Maybe you’ve heard the old saying, in order to win the lottery you first have to play. That’s about the extent to any advice someone can give you on how to win. Yes, there are superstitions out there and number theories, but in the end, the only way to guarantee you could win the lottery is by playing.
The same can be said for viral content. There is not guarantee your content will go viral but if you do these things, it could go viral. While I can’t make any guarantees about lightning striking in the viral content lottery, I can tell you if you create content your audience finds valuable or entertaining, you’re more likely for it to happen.
Here are a few suggestions on how to create content people love:
How to Create Content with the Best Chance of Going Viral
Again, I use the word chance. That’s all this is. Create great content, perhaps others will share it. Your best chance for viral is going to be an image or video. While it’s possible that a moving written story will be shared virally, it’s less likely to do so since images and video garner the largest numbers of shares on the Interwebs. Frankly, video is probably faster to produce nowadays than writing a coherent sentence.
Interview Your Customers
Product or service endorsements will rarely go viral, even in video form. What does go viral is something that will entertain your audience.
How can a customer video be entertaining?
Easy. Choose an entertaining subject. Most often that won’t be your business. Dr. Jerry Copeland of Pediatric Dentistry in Tampa, Florida often interviews his pint-size patients. Sometimes he uncovers shocking and comical discoveries. This post garnered 138 views in 3 hours.
If your business involves pets or kids, you have an unfair advantage because of the cuteness factor. However, all you need to do is provoke a reaction with your content. It doesn’t have to be cute. For instance, someone in pest control could take a video of a really scary creature. Hum the Jaws theme and post away.
Whoever you film – pests not included – make sure you respect their privacy and get written releases before recording.
Use Shocking Images
Weather, natural disasters, the biggest spider you’ve ever seen, these are all examples of images that immediately elicit a response. Sometimes the response is so great that it’s physical. Humane societies like to show pictures of dogs who have been rescued from dog fighting rings. These pics make you feel something instantaneously and the images often stay with you for a while.
Assuming we are no longer talking about shocking pictures but nice looking ones, tag people wherever applicable. (Do not tag famous or well-known people who aren’t in the post just to make them look at it. You are not the first one who thought of this and you’re not making friends this way.)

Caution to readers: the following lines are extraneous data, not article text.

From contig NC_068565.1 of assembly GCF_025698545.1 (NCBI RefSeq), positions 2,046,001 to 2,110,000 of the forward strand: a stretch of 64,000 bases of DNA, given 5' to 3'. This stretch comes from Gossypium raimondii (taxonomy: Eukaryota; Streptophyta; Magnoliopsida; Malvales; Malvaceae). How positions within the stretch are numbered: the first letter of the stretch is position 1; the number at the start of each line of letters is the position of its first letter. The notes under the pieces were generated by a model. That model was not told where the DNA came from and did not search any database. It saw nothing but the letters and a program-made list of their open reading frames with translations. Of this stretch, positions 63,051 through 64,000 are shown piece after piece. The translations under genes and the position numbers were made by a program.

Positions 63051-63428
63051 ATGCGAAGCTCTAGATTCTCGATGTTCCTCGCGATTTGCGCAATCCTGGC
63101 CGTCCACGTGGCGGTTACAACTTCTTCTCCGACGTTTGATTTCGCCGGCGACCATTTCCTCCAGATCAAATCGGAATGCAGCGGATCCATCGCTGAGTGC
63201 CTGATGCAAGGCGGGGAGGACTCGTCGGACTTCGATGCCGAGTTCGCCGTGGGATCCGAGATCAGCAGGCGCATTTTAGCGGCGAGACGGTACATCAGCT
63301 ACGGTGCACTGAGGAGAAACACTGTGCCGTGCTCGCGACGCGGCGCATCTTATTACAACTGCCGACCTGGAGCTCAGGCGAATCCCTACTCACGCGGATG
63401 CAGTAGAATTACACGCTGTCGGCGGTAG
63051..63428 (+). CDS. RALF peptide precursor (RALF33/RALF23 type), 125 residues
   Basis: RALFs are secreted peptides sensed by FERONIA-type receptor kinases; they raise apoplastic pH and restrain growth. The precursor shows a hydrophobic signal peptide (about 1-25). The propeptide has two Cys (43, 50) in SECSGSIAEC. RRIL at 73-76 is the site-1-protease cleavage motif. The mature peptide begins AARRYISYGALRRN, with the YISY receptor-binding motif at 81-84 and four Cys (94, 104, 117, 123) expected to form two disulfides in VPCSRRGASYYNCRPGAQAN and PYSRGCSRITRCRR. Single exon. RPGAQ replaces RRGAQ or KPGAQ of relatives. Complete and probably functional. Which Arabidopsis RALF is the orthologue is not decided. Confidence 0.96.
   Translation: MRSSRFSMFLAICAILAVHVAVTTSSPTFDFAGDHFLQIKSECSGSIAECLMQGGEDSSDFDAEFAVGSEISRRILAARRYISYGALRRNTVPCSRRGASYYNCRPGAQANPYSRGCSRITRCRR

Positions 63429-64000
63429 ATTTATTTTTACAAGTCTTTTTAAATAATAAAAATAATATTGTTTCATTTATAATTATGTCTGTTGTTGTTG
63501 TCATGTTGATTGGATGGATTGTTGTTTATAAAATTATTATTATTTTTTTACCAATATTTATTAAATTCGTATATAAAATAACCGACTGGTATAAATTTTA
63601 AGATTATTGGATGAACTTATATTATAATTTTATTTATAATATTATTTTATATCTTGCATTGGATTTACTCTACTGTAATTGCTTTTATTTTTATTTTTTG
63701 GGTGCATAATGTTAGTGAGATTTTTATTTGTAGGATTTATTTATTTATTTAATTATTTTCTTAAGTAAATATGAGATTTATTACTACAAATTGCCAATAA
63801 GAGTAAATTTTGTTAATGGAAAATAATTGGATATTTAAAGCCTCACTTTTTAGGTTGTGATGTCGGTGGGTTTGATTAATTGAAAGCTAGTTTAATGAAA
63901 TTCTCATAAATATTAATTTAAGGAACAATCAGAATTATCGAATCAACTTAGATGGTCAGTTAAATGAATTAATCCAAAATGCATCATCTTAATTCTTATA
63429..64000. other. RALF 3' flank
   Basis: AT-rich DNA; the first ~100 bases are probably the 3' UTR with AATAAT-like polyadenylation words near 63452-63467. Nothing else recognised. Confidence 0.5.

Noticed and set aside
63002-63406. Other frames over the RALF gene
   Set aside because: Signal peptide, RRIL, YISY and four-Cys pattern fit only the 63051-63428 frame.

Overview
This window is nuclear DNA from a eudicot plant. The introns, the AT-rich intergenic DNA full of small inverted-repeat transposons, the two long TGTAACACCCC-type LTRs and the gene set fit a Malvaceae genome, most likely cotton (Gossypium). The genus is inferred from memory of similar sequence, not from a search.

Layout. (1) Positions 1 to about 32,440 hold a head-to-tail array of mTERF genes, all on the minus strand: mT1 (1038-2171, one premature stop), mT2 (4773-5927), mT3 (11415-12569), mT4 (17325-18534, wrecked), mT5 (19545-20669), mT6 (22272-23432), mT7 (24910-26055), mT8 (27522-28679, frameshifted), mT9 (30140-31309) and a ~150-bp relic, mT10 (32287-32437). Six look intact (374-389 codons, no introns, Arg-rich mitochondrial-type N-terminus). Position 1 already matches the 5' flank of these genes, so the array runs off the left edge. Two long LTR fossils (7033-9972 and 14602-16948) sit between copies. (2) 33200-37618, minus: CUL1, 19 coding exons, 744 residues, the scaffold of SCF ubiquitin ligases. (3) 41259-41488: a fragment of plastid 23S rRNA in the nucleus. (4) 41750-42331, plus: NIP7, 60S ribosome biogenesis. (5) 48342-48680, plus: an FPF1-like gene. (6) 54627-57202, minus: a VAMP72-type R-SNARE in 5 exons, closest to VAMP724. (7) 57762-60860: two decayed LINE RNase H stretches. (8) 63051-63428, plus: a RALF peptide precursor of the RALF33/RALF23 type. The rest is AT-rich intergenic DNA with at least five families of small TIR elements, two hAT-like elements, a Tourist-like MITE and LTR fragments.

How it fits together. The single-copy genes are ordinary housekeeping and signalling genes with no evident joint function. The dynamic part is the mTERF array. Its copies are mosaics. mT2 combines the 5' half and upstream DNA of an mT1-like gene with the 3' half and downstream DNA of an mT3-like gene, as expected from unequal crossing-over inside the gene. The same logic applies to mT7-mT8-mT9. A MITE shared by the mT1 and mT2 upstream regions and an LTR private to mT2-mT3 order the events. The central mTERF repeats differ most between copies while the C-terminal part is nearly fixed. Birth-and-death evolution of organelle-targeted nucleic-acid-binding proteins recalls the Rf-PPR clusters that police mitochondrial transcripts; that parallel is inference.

Tagging calls people’s attention to the picture and may cause them to share it if they like it as much as you think they will. If you choose poorly, they will remove the tag and hold it against you for a very long time.
To avoid this trouble altogether, you can ask your audience to share their own pictures with you. Provide a call-to-action or even a theme for the picture and ask your following to submit them to you or post them on your page.
Sometimes it’s morbid curiosity that causes clicks and shares. This morning the local ABC affiliate shared a picture of a 5-foot cottonmouth snake along with the caption, local woman finds snake in children’s play area. What happened next is amazing.
Maybe you also saw the picture of two middle-aged men in suits, holding hands with a caption that read something like, the bride’s father grabbed her stepfather and what happened next didn’t leave a dry eye in the house.
In both of those examples you can’t help but click. Did the snake eat the family dog? Did the mom whip it around her head and fling it off into the neighbor’s lawn?
Did the dad profess he had a secret crush on the stepdad all along or did he do something that defied how we envision dads and stepdads relating?
We have to know.
A Final Thought about Viral Content
All of your content should entertain, educate, or inspire. Most shares come out of the entertain and inspire categories. While your audience will dictate the details of what you share (you must always keep their interests in mind), generally you want to keep your content light for the most mass appeal.
People go on to social media for an escape not deep thinking. A Facebook stream is more akin to grocery store sensationalist magazines than it is a Paris salon (the literary and philosophical hangout, not the beauty parlor.) Keep this in mind when creating content. If you want to have weighty discussions, Medium is your place. If you want it to go viral, keep it simple and broadly appealing.
Christina R. Green teaches small businesses, chambers and associations how to connect through content. Her articles have appeared in the Midwest Society of Association Executives’ Magazine, NTEN.org, AssociationTech, and Socialfish. She is a regular blogger at Frankjkenny.com and the Event Manger Blog.
She’s a bookish writer on a quest to bring great storytelling to organizations everywhere.